The City of Marco’s Code Enforcement Board met Tuesday, September 11 at City Hall. Members present were: Dick Adams, Dawn Henderson, Phil Kostelnik, Rony Joel, Chairman Lou Prigge, and two new appointees, Debra Shanahan and Martin Roddy.
Debra Shanahan said she was encouraged to volunteer for the Code Board realizing there were openings and a lack of volunteers. She approached Councilman Frank Recker, she said, and volunteered to accept the appointment, “So that the city could get on with its business”. She said she hopes to bring her own knowledge of situations to help advise on cases.
Martin Roddy said he is an old friend of Councilman Kiester, and responded to his request to serve. Roddy said that with his scientific background, “I would study the data before me, listen to other Board members’ comments, and come to my own decision” on each case.
The city hall meeting room was filled with supporters of the United Church’s Bargain Basket retail outlet at 750 North Bald Eagle Drive and neighborhood business owners, upset by the parking and traffic problems its success seems to be causing.
Attorney Patrick Neale, representing the Church, first requested that all charges be dropped, using the doctrine of equitable estoppel (when there is a contract stating that it had been reviewed by the city’s staff and that the contract was proper: estoppel would be applied to estop the city from claiming the contract was invalid), and then argued that charges are unjust.
According to Code Compliance Supervisor Liz Carr, as she prepared to respond on behalf of the city to numerous parking and traffic complaints, a study of due diligence revealed the Bargain Basket lacked both an occupational license and a zoning certificate. According to Attorney Neale, the Bargain Basket has been in business for the last 37 years and has never been asked to produce these documents.
City attorney Burt Saunders, Code Board advisor, pointed out that as a non-profit religious organization, the Church could obtain the legal forms without cost.
Board member Richard Adams moved to deny the motion to dismiss, stating the Code Enforcement Board is not able to handle the legal issues; the Board voted 4 – 2 (Joel abstaining, conflict of interest) against dismissal of the charges, wanting to hear all details of the case.
Neale called upon Pastor Richard Adair who stated the Bargain Basket building, completely staffed by volunteers and purchased with funds donated by parishioners, represents the Church’s mission to donate all proceeds to the needy. Adair said that when the Church indicated it was intending to purchase the building for $1.1M, they tried to do everything properly up front, and no one from city staff ever indicated there would be a problem with not enough parking.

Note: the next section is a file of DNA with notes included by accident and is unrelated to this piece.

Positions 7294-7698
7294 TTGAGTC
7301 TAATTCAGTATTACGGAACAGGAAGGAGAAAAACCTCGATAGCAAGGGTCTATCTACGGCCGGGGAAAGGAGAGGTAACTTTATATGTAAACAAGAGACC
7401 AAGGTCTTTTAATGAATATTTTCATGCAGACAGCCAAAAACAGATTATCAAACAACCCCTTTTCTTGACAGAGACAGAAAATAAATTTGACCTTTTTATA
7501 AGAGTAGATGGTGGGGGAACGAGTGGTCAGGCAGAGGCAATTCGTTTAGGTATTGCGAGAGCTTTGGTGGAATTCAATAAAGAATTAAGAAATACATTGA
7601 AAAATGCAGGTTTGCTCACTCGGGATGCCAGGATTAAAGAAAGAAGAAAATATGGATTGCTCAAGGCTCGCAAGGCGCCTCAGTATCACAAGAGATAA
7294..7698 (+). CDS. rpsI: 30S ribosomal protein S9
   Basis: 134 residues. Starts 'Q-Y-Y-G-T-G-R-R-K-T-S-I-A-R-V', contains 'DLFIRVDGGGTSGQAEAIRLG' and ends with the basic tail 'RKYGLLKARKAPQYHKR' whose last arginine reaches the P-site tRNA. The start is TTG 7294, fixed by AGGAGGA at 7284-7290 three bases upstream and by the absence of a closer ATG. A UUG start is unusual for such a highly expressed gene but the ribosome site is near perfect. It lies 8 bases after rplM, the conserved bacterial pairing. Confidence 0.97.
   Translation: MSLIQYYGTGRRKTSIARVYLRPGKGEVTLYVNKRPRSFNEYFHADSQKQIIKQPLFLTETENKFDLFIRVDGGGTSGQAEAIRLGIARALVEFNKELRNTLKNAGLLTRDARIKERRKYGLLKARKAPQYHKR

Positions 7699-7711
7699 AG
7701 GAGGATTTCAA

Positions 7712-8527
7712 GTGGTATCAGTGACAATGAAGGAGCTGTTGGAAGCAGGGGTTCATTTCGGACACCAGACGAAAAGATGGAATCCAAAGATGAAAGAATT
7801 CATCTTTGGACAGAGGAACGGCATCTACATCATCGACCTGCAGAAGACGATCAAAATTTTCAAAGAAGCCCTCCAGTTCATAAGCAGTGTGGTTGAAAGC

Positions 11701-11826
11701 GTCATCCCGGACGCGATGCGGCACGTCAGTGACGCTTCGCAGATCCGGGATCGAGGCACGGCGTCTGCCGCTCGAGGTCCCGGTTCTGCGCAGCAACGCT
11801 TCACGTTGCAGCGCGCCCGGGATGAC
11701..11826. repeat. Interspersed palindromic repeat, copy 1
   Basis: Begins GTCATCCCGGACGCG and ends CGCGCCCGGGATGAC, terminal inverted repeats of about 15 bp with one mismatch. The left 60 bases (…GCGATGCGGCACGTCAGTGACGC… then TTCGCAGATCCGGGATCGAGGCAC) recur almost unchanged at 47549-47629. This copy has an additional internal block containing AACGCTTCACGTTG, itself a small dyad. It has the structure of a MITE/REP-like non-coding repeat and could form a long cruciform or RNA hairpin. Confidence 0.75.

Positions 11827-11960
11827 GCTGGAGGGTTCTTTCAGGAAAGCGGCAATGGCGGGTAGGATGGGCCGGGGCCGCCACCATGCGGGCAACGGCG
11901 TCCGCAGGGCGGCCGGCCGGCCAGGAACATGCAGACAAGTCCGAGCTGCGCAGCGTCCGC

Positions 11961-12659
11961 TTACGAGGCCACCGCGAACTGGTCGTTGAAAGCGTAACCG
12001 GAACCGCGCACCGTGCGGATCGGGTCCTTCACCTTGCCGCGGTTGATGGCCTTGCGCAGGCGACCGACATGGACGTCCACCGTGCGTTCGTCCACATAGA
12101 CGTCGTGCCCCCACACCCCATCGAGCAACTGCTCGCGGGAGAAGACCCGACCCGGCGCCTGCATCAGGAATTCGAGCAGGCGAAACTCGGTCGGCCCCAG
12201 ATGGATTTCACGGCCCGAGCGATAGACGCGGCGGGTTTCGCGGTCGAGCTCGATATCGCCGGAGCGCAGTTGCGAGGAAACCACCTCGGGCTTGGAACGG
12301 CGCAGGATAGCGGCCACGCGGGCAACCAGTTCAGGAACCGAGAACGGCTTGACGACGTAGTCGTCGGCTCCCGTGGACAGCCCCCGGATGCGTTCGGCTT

“When we purchased the building in 2010, the city said were were good to go, and parking was never mentioned,” Adair stated.
He said they cooperated in every way, making changes to the interior as directed by the Fire Marshal, and maintained the changes did not in any way increase their basic retail operating space that would require them to provide more parking spaces. They were given a CO (certificate of occupancy).
Beleaguered by parking and traffic problems that have been caused by their success in their new location, they have tried handing out printed information about approved parking to customers, renting a vacant lot until the increased cost didn’t justify it (over $1,000/month), asking volunteers to park at the church and driving them to the shop via a shuttle service.
Obviously frustrated, Adair asked the city if the Church purchased another lot and built on it, would they ever have a guarantee that somewhere down the road they wouldn’t be challenged once again about parking spaces.
When Attorney Saunders questioned Pastor Adair, several times Attorney Neale cautioned him that he was “wearing two hats”, telling him he should not cross examine witnesses if he represents the city. Although Saunders assured him he was representing the Code Board, Neale indicated to the court reporter transcribing the proceedings that Saunders is also the city’s attorney.
No one from the business community offered any comments or information.
The primary problem seems to be one of parking and safety issues caused by increased traffic and pedestrians in the area. As the city’s Zoning Administrator Joe Irvin explained, based on its square footage and use of the property, the code requires 24 parking spaces and there are only 14.
As possible solutions for the problem were suggested such as using a rear laneway or the city-owned right-of-way, Board Chairman Lou Prigge stated it is “not the Board’s job to solve the problem”, it is just to discuss compliance and see that it is met. The board recommended that the Church once more meet with appropriate city staff and formulate a plan that is legal and acceptable to all, by January 2, 2013. The situation will be recalled at the first meeting in January.
The next meeting of the Code Enforcement Board will be held on Tuesday, October 9 at 3 p.m. at City Hall chambers. The public is invited to attend.